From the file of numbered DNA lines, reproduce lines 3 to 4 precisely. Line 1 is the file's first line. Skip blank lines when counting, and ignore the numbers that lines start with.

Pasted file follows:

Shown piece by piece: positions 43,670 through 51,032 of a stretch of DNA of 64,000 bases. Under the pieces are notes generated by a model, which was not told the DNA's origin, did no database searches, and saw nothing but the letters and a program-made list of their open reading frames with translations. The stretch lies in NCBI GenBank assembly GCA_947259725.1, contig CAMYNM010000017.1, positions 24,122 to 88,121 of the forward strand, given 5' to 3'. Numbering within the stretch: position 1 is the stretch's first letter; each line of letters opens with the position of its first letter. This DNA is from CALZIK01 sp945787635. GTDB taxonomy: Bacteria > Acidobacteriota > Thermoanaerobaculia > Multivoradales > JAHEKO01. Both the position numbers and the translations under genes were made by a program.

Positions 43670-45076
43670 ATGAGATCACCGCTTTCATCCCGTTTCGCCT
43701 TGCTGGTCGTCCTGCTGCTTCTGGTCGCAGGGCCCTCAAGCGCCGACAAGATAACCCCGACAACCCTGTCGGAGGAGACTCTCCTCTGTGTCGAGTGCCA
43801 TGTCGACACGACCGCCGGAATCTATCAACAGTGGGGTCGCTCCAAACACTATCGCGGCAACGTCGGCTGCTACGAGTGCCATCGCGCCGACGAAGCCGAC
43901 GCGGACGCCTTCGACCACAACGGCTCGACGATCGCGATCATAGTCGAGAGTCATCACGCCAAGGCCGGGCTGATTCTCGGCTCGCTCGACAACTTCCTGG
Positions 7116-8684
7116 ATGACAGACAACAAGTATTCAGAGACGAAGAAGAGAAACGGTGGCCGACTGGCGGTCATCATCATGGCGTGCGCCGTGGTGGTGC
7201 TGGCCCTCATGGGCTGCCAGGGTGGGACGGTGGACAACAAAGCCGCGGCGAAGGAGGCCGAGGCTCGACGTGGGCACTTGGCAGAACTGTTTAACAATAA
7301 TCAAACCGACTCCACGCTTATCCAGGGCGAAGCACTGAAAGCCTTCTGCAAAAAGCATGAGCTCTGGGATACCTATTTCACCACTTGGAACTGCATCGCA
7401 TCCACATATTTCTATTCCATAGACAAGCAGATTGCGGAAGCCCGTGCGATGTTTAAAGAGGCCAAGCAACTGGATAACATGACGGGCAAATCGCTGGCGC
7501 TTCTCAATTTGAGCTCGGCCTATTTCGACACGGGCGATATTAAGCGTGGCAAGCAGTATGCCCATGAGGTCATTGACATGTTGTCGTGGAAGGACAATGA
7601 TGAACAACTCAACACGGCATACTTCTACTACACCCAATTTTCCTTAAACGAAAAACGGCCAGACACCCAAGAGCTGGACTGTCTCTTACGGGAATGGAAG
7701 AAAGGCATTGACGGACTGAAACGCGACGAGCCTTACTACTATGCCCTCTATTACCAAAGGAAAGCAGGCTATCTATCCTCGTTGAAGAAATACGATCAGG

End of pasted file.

43670 ATGAGATCACCGCTTTCATCCCGTTTCGCCT
43701 TGCTGGTCGTCCTGCTGCTTCTGGTCGCAGGGCCCTCAAGCGCCGACAAGATAACCCCGACAACCCTGTCGGAGGAGACTCTCCTCTGTGTCGAGTGCCA